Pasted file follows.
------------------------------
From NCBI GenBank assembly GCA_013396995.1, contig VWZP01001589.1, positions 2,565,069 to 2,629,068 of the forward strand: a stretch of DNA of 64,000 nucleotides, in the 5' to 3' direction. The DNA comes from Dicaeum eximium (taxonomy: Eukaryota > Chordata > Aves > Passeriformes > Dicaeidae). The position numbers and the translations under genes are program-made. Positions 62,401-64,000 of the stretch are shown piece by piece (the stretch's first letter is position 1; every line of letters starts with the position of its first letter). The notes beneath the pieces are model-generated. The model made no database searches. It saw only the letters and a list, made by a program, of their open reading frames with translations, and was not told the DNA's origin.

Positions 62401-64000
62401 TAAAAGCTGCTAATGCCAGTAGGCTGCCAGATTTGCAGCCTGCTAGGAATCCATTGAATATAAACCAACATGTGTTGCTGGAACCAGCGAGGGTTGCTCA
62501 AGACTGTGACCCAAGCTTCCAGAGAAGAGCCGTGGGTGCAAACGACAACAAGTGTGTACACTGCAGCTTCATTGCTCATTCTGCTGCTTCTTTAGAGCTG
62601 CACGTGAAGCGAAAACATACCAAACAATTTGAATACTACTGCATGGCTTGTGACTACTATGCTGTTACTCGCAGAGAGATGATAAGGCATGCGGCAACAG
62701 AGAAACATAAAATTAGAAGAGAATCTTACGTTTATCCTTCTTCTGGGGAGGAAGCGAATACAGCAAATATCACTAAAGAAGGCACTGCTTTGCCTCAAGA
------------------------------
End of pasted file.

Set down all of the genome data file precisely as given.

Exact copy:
From NCBI GenBank assembly GCA_013396995.1, contig VWZP01001589.1, positions 2,565,069 to 2,629,068 of the forward strand: a stretch of DNA of 64,000 nucleotides, in the 5' to 3' direction. The DNA comes from Dicaeum eximium (taxonomy: Eukaryota > Chordata > Aves > Passeriformes > Dicaeidae). The position numbers and the translations under genes are program-made. Positions 62,401-64,000 of the stretch are shown piece by piece (the stretch's first letter is position 1; every line of letters starts with the position of its first letter). The notes beneath the pieces are model-generated. The model made no database searches. It saw only the letters and a list, made by a program, of their open reading frames with translations, and was not told the DNA's origin.

Positions 62401-64000
62401 TAAAAGCTGCTAATGCCAGTAGGCTGCCAGATTTGCAGCCTGCTAGGAATCCATTGAATATAAACCAACATGTGTTGCTGGAACCAGCGAGGGTTGCTCA
62501 AGACTGTGACCCAAGCTTCCAGAGAAGAGCCGTGGGTGCAAACGACAACAAGTGTGTACACTGCAGCTTCATTGCTCATTCTGCTGCTTCTTTAGAGCTG
62601 CACGTGAAGCGAAAACATACCAAACAATTTGAATACTACTGCATGGCTTGTGACTACTATGCTGTTACTCGCAGAGAGATGATAAGGCATGCGGCAACAG
62701 AGAAACATAAAATTAGAAGAGAATCTTACGTTTATCCTTCTTCTGGGGAGGAAGCGAATACAGCAAATATCACTAAAGAAGGCACTGCTTTGCCTCAAGA